On the Four Yogas:
A poem by Abir Muhuri

(Based upon the book The Teach­ings of Swa­mi Vivek­a­nanda)

To nur­ture and blos­som the divine with­in
That is the sole goal of one’s reli­gion
To unite with God and join in his grace
Is up to our own exper­i­men­ta­tion

The ways to divin­i­ty stretch to infin­i­ty
As each per­son is a wave among the oceans
The mind­sets and roles, the moods and souls
Are so col­or­ful in this vast cre­ation

As many as the ways are, there are a few to be named
That may appeal to a rain­bow of souls
Kar­ma, Bhak­ti, Jnana, and Raja
Four yogas that one can unfold

Kar­ma Yoga is the path of duty and ser­vice
That is washed from bondage and slav­ery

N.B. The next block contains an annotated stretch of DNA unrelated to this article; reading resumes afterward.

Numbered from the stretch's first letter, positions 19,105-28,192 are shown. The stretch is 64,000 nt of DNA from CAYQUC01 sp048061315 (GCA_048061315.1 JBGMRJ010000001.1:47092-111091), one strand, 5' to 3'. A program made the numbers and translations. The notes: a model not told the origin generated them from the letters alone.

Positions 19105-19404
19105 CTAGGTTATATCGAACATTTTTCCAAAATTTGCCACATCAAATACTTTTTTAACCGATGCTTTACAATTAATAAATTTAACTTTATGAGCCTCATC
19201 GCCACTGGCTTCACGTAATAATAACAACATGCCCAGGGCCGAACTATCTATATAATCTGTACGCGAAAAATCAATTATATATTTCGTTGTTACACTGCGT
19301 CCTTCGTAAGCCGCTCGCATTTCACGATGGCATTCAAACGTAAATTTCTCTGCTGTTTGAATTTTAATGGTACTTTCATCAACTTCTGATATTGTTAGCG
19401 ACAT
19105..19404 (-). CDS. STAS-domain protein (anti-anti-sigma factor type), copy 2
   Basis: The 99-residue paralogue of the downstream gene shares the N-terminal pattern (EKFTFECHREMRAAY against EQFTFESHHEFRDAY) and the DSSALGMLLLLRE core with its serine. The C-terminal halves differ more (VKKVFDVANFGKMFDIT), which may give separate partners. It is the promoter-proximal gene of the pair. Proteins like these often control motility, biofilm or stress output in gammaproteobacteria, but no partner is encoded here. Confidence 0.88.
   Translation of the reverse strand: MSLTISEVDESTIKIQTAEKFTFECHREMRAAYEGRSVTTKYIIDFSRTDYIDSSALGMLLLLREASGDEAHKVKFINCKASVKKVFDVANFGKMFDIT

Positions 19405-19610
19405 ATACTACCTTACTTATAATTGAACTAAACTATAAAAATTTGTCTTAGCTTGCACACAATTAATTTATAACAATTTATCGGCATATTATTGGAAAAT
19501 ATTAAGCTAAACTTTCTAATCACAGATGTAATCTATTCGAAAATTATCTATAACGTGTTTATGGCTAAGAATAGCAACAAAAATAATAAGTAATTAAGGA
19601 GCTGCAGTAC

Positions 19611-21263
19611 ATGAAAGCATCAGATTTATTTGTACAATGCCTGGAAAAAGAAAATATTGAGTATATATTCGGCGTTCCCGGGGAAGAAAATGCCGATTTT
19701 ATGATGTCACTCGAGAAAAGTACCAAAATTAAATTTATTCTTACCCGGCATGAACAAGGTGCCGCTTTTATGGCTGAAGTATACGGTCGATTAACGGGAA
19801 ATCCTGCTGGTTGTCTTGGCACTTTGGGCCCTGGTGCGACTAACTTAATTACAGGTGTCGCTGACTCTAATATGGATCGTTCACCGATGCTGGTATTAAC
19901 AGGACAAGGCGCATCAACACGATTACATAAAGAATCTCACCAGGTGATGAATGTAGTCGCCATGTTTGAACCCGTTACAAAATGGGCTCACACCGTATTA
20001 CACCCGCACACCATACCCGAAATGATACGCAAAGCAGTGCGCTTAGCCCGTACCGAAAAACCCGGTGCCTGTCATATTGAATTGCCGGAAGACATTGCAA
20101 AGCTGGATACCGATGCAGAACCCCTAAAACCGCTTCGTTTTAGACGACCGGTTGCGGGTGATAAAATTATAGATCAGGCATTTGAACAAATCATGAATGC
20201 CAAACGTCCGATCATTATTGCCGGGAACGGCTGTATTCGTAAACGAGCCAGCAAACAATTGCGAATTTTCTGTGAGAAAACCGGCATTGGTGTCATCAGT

But it’s not dry like sand, so harsh and coarse
For one serves for the supreme divin­i­ty

Work with­out expect­ing a grand pot of gold
Just work with utmost focus and love
Whether you teach or play, cook or pray
Do it for the lord with­in and above

Bhak­ti Yoga is the path of over­flow­ing love
Cry­ing out to the lord, enveloped in his name
Love any deity that you feel is nat­ur­al
For all are one and the same

Bhak­ti makes us hap­py, no mat­ter what life throws
For one will love god in an infi­nite flow
This love will shine and res­onate around
And when pain hits, the cure we will know

Jnana Yoga is seek­ing with rea­son and knowl­edge
Know­ing that noth­ing is sep­a­rate but one
Diver­si­ty is uni­ty, Dif­fer­ences are the same
Search for union, more com­plete than the sun

Raja Yoga is con­trol­ling and tam­ing the mind
Whether through med­i­ta­tion or japa, or some­thing of that kind
Con­trol your mind, con­trol your des­tiny
Your poten­tial for excel­lence flies to eter­ni­ty

These four paths have been laid in an open light
To plan and cus­tomize is the seeker’s own right
There may be cuts and bruis­es on the way
But rejoice in each moment of every divine day

—Abir Muhuri